When there’s an outbreak of influenza or an increase in opioid abuse, public health officials are prompt to label the matter as a public health crisis; and quick to take action. So why is the notion not the same for an issue as widespread and adverse as childhood trauma?
Childhood trauma is in fact just as common, if not more common, than public health crises like influenza and opioid abuse. According to a new study published by the Journal of American Medical Association, exposure to trauma in childhood is experienced by 60 percent of children by the age of 16. And its’ effects are strongly linked to mental health issues later in life, such as psychiatric disorders and family adversities. Numbers as large as these should be an indication that more attention needs to be drawn to the growing public health crisis that is childhood trauma.
“Participants with histories of trauma were also more likely to experience health problems, participate in risky behavior, struggle financially and have violent relationships or problems making friends. And the more childhood trauma a person experienced, the more likely they were to have those problems in adulthood,” according to NPR.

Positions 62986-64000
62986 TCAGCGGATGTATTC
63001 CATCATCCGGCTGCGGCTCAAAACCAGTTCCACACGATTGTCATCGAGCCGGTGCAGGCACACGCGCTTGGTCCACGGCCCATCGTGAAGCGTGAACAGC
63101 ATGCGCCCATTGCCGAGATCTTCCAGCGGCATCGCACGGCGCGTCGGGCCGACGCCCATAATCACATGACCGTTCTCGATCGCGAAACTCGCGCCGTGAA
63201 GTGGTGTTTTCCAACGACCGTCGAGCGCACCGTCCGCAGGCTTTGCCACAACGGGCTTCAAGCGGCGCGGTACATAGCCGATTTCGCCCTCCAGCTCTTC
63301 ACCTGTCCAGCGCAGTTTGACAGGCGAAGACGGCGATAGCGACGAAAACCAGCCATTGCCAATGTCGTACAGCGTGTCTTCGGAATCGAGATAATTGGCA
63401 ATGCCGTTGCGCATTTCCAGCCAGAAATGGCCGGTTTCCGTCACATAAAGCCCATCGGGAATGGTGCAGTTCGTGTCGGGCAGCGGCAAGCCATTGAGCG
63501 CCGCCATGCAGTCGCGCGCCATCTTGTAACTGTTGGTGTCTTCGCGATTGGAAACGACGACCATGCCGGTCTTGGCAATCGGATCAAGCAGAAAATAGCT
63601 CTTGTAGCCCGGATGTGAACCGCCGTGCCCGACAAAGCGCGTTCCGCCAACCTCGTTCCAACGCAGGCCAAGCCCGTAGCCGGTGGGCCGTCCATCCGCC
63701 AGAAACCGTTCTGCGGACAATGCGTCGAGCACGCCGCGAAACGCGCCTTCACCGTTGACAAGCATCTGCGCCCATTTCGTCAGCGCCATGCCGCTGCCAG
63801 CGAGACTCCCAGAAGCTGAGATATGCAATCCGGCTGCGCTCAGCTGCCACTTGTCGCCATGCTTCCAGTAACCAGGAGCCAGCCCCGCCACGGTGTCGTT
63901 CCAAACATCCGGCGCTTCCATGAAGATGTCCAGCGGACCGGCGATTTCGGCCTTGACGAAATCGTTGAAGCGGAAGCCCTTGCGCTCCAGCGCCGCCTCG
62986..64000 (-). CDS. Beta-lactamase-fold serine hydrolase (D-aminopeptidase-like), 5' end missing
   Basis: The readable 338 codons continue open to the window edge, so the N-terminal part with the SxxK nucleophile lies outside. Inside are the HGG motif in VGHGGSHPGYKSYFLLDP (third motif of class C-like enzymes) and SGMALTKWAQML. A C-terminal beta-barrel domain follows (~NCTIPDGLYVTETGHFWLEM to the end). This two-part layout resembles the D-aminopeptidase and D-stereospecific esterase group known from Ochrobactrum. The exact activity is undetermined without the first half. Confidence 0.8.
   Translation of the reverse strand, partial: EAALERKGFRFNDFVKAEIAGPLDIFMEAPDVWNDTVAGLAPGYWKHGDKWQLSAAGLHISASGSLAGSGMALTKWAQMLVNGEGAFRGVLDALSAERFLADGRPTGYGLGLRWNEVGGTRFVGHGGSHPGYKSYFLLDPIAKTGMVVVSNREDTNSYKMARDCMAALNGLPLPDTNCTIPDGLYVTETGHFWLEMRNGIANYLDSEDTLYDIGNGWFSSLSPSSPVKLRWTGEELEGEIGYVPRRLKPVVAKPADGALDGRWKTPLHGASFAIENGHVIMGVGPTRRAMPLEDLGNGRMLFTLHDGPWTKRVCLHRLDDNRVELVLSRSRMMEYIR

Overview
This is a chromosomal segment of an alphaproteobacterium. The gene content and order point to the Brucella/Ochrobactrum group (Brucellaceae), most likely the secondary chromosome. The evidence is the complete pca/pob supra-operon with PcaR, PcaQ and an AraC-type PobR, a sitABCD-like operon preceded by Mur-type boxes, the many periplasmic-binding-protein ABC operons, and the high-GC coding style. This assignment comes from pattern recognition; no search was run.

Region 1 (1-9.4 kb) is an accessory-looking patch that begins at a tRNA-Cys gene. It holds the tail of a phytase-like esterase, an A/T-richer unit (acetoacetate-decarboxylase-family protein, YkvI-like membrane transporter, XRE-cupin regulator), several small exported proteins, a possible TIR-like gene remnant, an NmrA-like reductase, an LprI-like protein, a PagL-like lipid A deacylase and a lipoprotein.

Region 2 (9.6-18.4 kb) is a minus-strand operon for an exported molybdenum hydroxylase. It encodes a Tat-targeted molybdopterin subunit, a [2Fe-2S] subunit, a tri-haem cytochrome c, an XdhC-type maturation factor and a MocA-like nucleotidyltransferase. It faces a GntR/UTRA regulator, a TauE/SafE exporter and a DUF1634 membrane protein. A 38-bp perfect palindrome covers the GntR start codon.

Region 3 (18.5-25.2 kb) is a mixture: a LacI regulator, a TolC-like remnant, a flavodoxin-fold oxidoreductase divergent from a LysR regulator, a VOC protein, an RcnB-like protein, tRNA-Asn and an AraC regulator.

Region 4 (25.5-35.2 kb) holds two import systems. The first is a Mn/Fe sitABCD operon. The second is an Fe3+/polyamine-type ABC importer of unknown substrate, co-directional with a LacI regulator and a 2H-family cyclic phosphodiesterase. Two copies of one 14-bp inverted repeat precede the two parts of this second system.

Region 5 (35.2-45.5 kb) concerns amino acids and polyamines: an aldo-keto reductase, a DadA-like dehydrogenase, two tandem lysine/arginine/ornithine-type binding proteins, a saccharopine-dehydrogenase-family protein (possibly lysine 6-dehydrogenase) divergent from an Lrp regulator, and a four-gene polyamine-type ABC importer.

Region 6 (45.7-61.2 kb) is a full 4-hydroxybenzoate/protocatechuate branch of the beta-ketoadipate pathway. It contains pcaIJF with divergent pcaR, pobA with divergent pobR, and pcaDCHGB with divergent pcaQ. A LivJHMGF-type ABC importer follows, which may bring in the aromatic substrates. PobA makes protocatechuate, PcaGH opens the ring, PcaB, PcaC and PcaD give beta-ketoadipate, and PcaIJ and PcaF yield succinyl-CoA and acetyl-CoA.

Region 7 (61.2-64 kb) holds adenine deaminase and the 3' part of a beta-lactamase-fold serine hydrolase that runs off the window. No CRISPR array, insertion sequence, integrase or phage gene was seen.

In a TED talk, Nadine Burke Harris, a California pediatrician, speaks of issues such as “child adversity” and “toxic stress” and how they gravely affect children during adulthood. She cites childhood exposure to early adversity as being a catalyst to health problems down the road; with early adversity being matters such as parental mental illness or substance abuse and physical or emotional abuse and neglect.
“Exposure to trauma during childhood can dramatically increase people’s risk for 7 out of 10 of the leading causes of death in the U.S.—including high blood pressure, heart disease and cancer—and it’s crucial to address this public health crisis,” according to Burke Harris.
Through a study called ACES, Adverse Childhood Experiences Study, done by Dr. Vince Felitti at Kaiser and Dr. Bob Anda at the Center for Disease Control, Burke Harris cites that childhood trauma is essentially not something you can just “get over.” In fact, early adversity and toxic stress together rewires the brain and the hormonal system; affecting areas like the pleasure and rewards system—responsible for substance dependence, as well as the amygdala—responsible for the bodies fear response.
The science is clear and the evidence is overwhelming; childhood trauma causes a plethora of health issues not only in childhood, but also throughout adulthood. Both physical and mental, these issues do not just go away without help. And while, doctors and researchers today such as Burke Harris are getting the word out on these issues, institutions have yet to keep up.
Emma DeGrandi is a contributor to The Daily Campus opinion section. She can be reached via email at email@example.com.